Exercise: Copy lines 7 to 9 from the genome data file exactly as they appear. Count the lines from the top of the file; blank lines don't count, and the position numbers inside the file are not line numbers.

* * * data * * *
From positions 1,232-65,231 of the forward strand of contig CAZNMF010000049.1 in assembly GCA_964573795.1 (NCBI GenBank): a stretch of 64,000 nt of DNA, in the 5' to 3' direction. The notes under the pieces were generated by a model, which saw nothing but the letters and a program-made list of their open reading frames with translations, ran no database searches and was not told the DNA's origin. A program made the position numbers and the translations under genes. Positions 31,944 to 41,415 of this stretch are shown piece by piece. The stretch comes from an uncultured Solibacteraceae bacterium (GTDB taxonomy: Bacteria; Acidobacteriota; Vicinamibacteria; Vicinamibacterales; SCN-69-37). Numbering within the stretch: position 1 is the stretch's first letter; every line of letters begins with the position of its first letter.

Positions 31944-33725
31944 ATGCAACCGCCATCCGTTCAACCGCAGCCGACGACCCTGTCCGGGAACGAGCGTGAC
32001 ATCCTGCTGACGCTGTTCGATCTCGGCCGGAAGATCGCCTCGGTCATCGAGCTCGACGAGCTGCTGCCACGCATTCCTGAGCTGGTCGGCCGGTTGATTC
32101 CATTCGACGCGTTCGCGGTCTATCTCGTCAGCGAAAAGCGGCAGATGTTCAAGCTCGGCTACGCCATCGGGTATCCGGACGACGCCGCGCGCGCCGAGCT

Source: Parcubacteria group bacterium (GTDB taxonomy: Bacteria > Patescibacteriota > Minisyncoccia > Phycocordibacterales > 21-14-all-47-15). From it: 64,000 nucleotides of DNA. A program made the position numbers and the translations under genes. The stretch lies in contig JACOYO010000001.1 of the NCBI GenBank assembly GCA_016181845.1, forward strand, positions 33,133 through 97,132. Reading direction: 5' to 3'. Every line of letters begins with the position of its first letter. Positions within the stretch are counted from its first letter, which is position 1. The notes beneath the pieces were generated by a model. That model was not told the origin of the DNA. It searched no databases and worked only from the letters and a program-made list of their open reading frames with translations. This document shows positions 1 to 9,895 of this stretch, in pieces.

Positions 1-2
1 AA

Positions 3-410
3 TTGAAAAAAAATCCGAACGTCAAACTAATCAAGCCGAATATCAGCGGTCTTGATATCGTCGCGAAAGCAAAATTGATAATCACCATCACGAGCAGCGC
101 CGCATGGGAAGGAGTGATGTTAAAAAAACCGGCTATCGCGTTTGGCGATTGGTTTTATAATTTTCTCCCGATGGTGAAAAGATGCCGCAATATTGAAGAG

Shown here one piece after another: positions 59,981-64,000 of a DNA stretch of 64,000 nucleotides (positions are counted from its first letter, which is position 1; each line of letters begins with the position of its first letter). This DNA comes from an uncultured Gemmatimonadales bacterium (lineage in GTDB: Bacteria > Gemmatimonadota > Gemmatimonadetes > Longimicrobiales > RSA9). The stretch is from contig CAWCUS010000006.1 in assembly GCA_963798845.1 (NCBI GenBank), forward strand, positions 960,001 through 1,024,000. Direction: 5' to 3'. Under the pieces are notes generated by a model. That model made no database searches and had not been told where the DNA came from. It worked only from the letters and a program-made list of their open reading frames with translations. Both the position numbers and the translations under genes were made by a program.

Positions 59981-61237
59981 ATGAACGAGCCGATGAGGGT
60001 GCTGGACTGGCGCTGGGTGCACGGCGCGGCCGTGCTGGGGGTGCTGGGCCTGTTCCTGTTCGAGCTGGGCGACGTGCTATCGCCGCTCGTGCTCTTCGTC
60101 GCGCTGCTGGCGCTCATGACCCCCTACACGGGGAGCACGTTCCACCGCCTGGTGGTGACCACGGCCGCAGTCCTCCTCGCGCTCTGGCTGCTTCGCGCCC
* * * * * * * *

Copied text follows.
Positions 1-2
1 AA

Positions 3-410